Consider Tupperware:  Most of their products are made from low density polyethylene (LDPE), high density polyethylene (HDPE) or high density polypropylene (HDPP).  From what I can find these materials begin to melt at temps as low as 278 degrees F for HDPE, or 266 F for HDPE.  Characteristics of the melting process also vary by chemical composition – they may just lose their shape, they might become sticky or they might give off damaging chemicals.  That process might damage the items you are trying to protect.  When fire safes are tested the inside temperature can go as high as 350 F before they are considered to have failed.  Plastic containers, therefore, could potentially melt inside a safe that is “performing well”.

Next:  A better type of safe for historic docs.

FIRE SAFES VS. FIRE/BURGLARY SAFES: THE DIFFERENCES

The last post was about what makes gun safes different from fire safes or fire/burglary safes. So what are the differences between a fire safe and a fire/burglary safe?

Fire safes are geared toward protection against fire, but that is only for fire. These are the products you find at box stores. Many of these products are rated by Underwriters Laboratories for one or two hours. But the fire rating can be accomplished with paper thin steel or even plastic safe bodies. Better units may also be “drop tested”, in which they are dropped 30 feet onto concrete while still hot from the fire test.  These safes may have good locks, but frequently the locks are very low security and made of plastic.  Lock bolts are normal small, few in number and often made of pot metal.

Most fire safes are on the small side, made for residential use. Some commercial units, however, are up to 80 inches tall and wide enough to require two doors. These giants normally still have steel that is only about 14 gauge thick. The composite insulation in fire safes is usually relatively light-weight and is made to retain moisture.

Fire/burglary safes are obviously intended to keep burglars from breaking in, in addition to providing reasonable fire resistance. To enable the safe to stand up to drills, cutting tools and prying tools the steel is typically heavier – 11 gauge, 10 gauge or 3/16 are common.  Lock bolts will be large and made of solid steel.  The composite material is likely more dense, too. The denser material may contain stones or other things to make drilling more difficult, and these materials resist sledge hammers better. There is a trade-off, however, in that the denser composite is not as fire resistant as the lighter material. So when you get better burglary resistance, you probably only get 30 minutes, or a maximum 60 minutes of fire protection.  Fire/burglary safes will always have good locks.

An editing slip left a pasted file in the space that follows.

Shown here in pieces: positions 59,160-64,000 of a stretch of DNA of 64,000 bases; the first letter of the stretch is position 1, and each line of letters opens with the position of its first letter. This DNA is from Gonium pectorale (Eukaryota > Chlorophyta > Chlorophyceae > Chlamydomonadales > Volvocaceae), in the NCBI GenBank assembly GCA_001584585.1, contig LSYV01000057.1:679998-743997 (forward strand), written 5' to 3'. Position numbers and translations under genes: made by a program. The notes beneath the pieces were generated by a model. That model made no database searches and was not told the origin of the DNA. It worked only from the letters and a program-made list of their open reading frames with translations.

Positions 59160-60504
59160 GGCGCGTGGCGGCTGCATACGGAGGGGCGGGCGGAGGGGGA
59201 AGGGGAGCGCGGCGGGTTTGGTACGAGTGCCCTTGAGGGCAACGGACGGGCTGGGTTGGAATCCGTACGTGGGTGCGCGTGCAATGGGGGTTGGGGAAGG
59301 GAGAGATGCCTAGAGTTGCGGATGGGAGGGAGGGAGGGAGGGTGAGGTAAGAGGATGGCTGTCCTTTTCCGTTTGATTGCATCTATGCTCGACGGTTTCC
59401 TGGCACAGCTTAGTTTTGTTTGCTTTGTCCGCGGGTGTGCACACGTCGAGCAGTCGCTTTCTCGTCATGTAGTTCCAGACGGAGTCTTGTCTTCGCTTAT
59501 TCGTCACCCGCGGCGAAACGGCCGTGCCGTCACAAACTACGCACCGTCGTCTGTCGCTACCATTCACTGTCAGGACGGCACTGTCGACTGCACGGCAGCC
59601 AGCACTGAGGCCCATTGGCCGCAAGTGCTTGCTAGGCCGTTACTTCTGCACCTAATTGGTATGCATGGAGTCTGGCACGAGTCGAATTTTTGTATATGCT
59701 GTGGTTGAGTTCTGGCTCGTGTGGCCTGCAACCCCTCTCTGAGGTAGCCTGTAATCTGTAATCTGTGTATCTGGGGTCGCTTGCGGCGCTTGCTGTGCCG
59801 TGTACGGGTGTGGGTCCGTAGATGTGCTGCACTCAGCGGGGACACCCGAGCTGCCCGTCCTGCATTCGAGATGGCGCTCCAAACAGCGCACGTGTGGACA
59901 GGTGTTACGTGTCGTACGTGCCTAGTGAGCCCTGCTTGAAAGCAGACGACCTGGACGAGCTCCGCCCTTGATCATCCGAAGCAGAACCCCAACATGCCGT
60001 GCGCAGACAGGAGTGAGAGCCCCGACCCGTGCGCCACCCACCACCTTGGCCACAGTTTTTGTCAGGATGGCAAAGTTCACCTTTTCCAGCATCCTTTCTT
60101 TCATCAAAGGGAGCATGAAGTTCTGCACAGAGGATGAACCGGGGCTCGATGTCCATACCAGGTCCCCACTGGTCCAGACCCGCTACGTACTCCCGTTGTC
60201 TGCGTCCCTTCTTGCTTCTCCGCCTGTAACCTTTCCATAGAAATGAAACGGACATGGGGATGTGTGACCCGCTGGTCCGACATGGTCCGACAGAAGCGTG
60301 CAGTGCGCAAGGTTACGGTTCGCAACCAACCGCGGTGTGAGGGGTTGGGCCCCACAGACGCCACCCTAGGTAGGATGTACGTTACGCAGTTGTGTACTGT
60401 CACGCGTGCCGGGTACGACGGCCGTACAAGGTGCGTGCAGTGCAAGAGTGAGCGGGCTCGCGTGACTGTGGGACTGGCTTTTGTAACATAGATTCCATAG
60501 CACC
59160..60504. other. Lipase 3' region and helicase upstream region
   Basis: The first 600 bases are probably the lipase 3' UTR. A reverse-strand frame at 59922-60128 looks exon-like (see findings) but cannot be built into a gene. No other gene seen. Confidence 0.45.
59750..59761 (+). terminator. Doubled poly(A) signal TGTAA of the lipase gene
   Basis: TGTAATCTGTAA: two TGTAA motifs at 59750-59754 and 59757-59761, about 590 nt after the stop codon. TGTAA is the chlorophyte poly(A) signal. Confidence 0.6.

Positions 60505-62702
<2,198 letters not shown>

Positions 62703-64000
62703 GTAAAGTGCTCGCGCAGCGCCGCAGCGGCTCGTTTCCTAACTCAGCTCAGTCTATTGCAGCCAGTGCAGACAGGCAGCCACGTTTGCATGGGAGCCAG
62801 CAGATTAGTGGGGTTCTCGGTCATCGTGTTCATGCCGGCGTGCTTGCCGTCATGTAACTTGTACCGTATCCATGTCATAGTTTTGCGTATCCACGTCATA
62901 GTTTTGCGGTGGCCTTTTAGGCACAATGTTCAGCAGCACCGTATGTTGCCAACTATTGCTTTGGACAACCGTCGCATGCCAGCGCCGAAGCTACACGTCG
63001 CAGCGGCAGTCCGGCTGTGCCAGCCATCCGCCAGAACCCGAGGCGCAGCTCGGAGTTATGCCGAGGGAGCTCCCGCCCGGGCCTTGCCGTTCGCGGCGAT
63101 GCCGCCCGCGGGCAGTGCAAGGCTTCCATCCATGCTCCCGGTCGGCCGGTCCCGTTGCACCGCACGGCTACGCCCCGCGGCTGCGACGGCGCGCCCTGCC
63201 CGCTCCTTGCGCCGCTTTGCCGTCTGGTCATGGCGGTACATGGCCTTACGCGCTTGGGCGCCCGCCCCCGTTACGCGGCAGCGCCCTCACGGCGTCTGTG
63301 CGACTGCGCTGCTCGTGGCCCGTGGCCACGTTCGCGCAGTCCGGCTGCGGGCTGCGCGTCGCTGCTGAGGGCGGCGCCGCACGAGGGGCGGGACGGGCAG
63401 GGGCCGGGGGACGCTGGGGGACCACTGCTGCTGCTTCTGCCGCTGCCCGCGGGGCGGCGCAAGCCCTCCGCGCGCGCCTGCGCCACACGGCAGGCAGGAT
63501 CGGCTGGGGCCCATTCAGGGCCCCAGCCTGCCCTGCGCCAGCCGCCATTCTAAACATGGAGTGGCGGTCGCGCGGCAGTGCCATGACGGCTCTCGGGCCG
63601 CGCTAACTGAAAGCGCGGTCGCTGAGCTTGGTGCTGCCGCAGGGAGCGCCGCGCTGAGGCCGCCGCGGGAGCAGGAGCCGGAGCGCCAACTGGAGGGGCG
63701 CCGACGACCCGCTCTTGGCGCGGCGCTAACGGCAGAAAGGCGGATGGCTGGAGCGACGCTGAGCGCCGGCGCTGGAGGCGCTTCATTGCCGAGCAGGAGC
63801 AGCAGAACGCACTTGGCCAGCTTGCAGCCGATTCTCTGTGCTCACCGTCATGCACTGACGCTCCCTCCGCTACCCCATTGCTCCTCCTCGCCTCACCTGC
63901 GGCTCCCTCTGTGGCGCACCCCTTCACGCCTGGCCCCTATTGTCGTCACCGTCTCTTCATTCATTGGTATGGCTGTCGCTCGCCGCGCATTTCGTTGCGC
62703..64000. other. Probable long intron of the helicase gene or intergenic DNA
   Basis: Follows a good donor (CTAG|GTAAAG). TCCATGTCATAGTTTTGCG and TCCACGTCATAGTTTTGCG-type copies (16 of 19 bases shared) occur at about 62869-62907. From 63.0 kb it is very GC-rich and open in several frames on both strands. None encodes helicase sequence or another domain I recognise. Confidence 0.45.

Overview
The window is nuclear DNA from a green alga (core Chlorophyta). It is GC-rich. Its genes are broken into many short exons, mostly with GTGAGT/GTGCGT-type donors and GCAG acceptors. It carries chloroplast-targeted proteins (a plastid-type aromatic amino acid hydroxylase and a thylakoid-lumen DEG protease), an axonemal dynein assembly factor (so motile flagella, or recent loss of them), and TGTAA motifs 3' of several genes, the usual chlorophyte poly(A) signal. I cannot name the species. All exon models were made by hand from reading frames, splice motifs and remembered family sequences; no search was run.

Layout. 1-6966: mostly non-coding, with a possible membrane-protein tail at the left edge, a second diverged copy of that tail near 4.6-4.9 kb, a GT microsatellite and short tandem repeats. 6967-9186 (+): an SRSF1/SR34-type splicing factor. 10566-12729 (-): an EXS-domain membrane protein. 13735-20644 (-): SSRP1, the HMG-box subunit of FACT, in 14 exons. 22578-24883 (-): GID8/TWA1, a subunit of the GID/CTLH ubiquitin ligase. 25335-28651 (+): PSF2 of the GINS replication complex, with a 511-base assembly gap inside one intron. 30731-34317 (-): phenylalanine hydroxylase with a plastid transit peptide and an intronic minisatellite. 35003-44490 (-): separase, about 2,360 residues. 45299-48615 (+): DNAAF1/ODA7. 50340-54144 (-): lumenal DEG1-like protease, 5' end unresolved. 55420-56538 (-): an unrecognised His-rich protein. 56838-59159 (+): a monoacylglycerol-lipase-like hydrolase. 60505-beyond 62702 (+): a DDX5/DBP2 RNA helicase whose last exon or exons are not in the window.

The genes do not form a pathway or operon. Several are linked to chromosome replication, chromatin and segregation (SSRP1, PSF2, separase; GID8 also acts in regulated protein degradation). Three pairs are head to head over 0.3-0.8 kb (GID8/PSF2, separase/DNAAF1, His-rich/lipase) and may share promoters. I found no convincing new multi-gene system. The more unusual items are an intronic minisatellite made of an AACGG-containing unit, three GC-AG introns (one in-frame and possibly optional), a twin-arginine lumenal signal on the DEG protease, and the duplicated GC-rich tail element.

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One picture above shows 14 gauge steel which is common on fire safes, compared to 10 gauge which is common on fire/burglary units — 10 Gauge is 80% thicker. The other picture shows samples of the two composite materials used by one safe manufacturer. The more effective fire insulation, left, weighs 0.5 pounds. The more burglary resistant material on the right weighs 1.5 pounds.

When looking for a safe think about what you want it to do. If you only want it to protect papers from fire, a unit from a box store may be OK. If you want it to provide security against theft, then get guidance from a knowledgeable safe dealer.

Fire & Fire/Burglary Safes VS. Gun Safes: Big Differences

The vast majority of fire or fire/burglary safes, are built with an outer steel shell and an inner steel shell. The space between the steel layers is filled with a poured-in composite material similar to concrete. (Note that box stores sell frequently sell safes with plastic inner linings, and even plastic on the outside — don’t waste your money.) Photo on left shows a high quality Gardall fire safe, with steel interior and poured in composite insulation.

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Almost all gun safes consist of an outer steel shell lined on the inside with drywall, and no inner steel. Most use Type X drywall which contracts and breaks into pieces during a fire. Drywall is a poor insulator compared to the poured-in composite. That causes manufacturers to misrepresent their fire ratings. Photo on right is a typical gun safe – fabric covered drywall, no inner steel.

Most quality fire safes have an Underwriters Laboratories fire rating of one or two hours. These safes have been tested independently under standard procedures at temperatures up to 1700 and 1800 degrees, respectively. Some have also undergone a 30 foot drop test. Imported units are normally tested according to Korean or Japanese standards, which are similar to U.L.’s. Gun safes will rarely pass U.L. tests so most manufacturers and importers do their own tests, or they make up numbers without testing. They often mislead consumers by mentioning “U.L. Rated”, but the U.L. rating they refer to has nothing to do with fire.

There are all kinds of ways to cheat when you test your own product. I have been told by people who worked there, that one company actually caulks the door shut during their fire test. Another way to fudge is to put the inside temp recorders in the bottom of the test unit where temps are lowest. Putting some kind of thermal barrier in front of the safe during the test also works well. For instance, remember how effectively even a sheet of paper blocks radiant heat coming off a camp fire.

If you want to protect papers or cash in a safe with the very best fire ratings available, you really should not get a gun safe. If a gun safe with inner steel and poured-in composite makes sense to you, look at Graffunder safes or Amsec’s BF series.